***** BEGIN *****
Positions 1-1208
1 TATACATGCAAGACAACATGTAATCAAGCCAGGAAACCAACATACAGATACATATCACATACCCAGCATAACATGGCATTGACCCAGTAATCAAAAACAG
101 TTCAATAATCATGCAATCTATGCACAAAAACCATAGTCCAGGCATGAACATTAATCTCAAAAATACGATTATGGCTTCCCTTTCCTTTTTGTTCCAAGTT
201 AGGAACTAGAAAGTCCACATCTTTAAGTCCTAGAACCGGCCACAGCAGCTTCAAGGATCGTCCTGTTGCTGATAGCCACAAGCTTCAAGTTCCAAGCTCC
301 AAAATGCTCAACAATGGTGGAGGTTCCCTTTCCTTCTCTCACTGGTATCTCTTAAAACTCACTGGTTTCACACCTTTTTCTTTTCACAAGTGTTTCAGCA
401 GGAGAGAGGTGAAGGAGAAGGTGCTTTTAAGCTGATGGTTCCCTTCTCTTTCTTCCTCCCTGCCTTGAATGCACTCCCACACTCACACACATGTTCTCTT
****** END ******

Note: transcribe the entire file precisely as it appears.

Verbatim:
Positions 1-1208
1 TATACATGCAAGACAACATGTAATCAAGCCAGGAAACCAACATACAGATACATATCACATACCCAGCATAACATGGCATTGACCCAGTAATCAAAAACAG
101 TTCAATAATCATGCAATCTATGCACAAAAACCATAGTCCAGGCATGAACATTAATCTCAAAAATACGATTATGGCTTCCCTTTCCTTTTTGTTCCAAGTT
201 AGGAACTAGAAAGTCCACATCTTTAAGTCCTAGAACCGGCCACAGCAGCTTCAAGGATCGTCCTGTTGCTGATAGCCACAAGCTTCAAGTTCCAAGCTCC
301 AAAATGCTCAACAATGGTGGAGGTTCCCTTTCCTTCTCTCACTGGTATCTCTTAAAACTCACTGGTTTCACACCTTTTTCTTTTCACAAGTGTTTCAGCA
401 GGAGAGAGGTGAAGGAGAAGGTGCTTTTAAGCTGATGGTTCCCTTCTCTTTCTTCCTCCCTGCCTTGAATGCACTCCCACACTCACACACATGTTCTCTT